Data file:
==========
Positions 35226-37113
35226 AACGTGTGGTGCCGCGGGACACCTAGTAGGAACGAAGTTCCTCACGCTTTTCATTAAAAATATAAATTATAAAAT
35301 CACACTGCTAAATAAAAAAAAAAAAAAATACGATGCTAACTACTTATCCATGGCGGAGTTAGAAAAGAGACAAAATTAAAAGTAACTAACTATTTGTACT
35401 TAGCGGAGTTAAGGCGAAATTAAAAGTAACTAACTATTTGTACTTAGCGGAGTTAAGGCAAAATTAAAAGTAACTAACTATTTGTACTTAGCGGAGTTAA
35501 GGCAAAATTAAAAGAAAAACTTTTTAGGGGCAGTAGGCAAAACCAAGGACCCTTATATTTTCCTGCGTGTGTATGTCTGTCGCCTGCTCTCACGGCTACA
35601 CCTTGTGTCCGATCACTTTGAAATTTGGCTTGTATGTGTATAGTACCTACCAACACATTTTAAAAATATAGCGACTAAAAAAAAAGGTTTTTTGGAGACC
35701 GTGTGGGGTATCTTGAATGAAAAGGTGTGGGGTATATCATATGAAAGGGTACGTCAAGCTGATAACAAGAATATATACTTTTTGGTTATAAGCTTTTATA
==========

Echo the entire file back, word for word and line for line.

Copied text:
Positions 35226-37113
35226 AACGTGTGGTGCCGCGGGACACCTAGTAGGAACGAAGTTCCTCACGCTTTTCATTAAAAATATAAATTATAAAAT
35301 CACACTGCTAAATAAAAAAAAAAAAAAATACGATGCTAACTACTTATCCATGGCGGAGTTAGAAAAGAGACAAAATTAAAAGTAACTAACTATTTGTACT
35401 TAGCGGAGTTAAGGCGAAATTAAAAGTAACTAACTATTTGTACTTAGCGGAGTTAAGGCAAAATTAAAAGTAACTAACTATTTGTACTTAGCGGAGTTAA
35501 GGCAAAATTAAAAGAAAAACTTTTTAGGGGCAGTAGGCAAAACCAAGGACCCTTATATTTTCCTGCGTGTGTATGTCTGTCGCCTGCTCTCACGGCTACA
35601 CCTTGTGTCCGATCACTTTGAAATTTGGCTTGTATGTGTATAGTACCTACCAACACATTTTAAAAATATAGCGACTAAAAAAAAAGGTTTTTTGGAGACC
35701 GTGTGGGGTATCTTGAATGAAAAGGTGTGGGGTATATCATATGAAAGGGTACGTCAAGCTGATAACAAGAATATATACTTTTTGGTTATAAGCTTTTATA